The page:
Blog post

Do you use the correct handlebar?



Written by Johann Wykerd

5 September 2018

Many mountain bikers don’t give a lot of thought to handlebars. In our experience your handlebar can make a huge difference to your bike comfort and bike handling. With this blog we will chat a bit about the things to consider in choosing the best mountain bike handlebar for you. I am not going to go into handlebars for Downhill or Hardcore endurance, but will be considering the handlebars we use every day, riding our mountain bikes on our favourite trails.

Much of the information I am sharing I got from this great article:

Bar Geometry

There are two main numbers to consider when looking at MTB handlebar geometry: rise and sweep.

Rise is essentially the height differential between the center of the bar where it attaches to the stem and just after the taper and transitional bend. Mountain bike handlebars are typically configured with zero-rise (flat bars) all the way up to 100 mm (roughly 4 inches). Bars with 100 mm rise aren’t very common anymore and these days, “high-rise” bars are usually in the 40-50 mm range (about 1.5-2 inches). The most popular handlebars on 29er mountain bikes, considering how and where most of us ride, are zero-rise (flat bars). We will however consider a riser bar if we have to fit a tall rider where the cockpit is too low. We prefer using a high-rise bar over a high-rise stem as the handling is negatively affected with a high-rise stem.

There are two measures of sweep: upsweep and backsweep. Upsweep is the vertical angle of the bars at the grip. Upsweep does affect the overall rise of the bars, but it’s a separate measurement and is designed for rider comfort more than anything else. Most bars, if they list an upsweep measurement at all, will fall between 4° and 6°. This tends to be a good, neutral position for riders, in terms of wrist angle.

Backsweep refers to the angle at which the bars sweep toward the back of the bike. This angle typically ranges from 0° for a completely straight bar to 12°. The backsweep of the handlebar can play a big role in hand comfort. Most stock bikes come with a handlebar with 9° backsweep. This means that the tips of the handlebars come back at you a bit allowing you to use a slightly longer stem or wider handlebar because your overall reach is ok. For a while some of the top women’s mountain bike team experimented with 12° backsweep bars because this allowed them to ride with much wider bars without adding to much additional stress on their shoulders and hands.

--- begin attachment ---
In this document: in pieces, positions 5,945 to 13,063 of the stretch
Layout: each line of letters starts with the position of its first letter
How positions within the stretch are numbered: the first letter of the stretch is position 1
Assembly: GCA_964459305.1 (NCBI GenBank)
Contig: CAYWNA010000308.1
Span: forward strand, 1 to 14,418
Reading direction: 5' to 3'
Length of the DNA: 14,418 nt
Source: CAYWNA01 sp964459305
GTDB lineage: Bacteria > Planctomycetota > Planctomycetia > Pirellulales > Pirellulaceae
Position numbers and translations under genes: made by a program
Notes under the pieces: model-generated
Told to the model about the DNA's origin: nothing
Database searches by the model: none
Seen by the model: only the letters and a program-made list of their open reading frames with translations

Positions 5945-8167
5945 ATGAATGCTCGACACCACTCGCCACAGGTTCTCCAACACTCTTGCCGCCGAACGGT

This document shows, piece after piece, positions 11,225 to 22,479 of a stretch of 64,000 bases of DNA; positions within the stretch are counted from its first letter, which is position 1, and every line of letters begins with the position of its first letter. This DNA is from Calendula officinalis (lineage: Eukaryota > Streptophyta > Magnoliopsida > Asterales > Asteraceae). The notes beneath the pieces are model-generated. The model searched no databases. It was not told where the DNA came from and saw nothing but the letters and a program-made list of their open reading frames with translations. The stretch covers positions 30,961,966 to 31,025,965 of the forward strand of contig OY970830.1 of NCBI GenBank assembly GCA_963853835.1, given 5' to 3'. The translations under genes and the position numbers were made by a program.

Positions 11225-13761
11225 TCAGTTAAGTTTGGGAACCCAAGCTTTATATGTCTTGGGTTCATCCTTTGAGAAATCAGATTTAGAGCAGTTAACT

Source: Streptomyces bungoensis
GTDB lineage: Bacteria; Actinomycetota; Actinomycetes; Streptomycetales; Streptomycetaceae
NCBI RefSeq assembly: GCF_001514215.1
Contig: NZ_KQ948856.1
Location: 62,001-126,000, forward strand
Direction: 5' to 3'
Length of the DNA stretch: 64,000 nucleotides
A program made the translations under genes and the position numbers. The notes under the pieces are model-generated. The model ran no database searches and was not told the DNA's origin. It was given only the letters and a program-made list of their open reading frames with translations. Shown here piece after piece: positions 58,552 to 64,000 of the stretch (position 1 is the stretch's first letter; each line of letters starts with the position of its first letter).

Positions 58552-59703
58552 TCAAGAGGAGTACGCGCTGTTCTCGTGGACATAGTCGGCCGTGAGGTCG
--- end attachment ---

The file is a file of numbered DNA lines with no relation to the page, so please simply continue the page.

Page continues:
If you had a bikefit done with a 720mm handlebar with 9° backsweep on your bike and then you change to new handlebar that is also 720mm wide but has a 6° backsweep, the handlebar is going to feel wider because the tips are further away from you. This can be remedied by going for a slightly shorter stem or by cutting the new bar ever so slightly.

So yes, handlebar backsweep is a very important consideration when it comes to comfort on your bike.

Bar Width

This is the biggie that everyone talks about and you have probably heard the mantra that wider is better. That is true for most modern riders, as wide bars slow down steering for added control (especially when paired with a short stem) and can even make breathing easier on the climbs.

These days, mountain bike bars are available in widths ranging from less than 600mm all the way up to 840mm or more. When shopping for mountain bike handlebars, it is important to note the width of the bars but keep in mind, you can always cut the bars down–but you can’t safely add length. Cross-country riders will usually prefer narrower bars compared to trail and downhill riders.

Beyond control considerations, wider bars can make navigating dense forest trails more difficult. Also keep comfort in mind. If you have short arms, you may not want the widest bars available, even if you are a super aggressive gravity rider.

Ladies, please consider your shoulder width to those of men. It makes no sense for you to use a 720mm bar if the guy in your life is using one. Also give serious consideration to the backsweep of your new handlebar as I discussed earlier.

As always, please do not hesitate to get in touch with one of our experience bike fitters should you have any questions.


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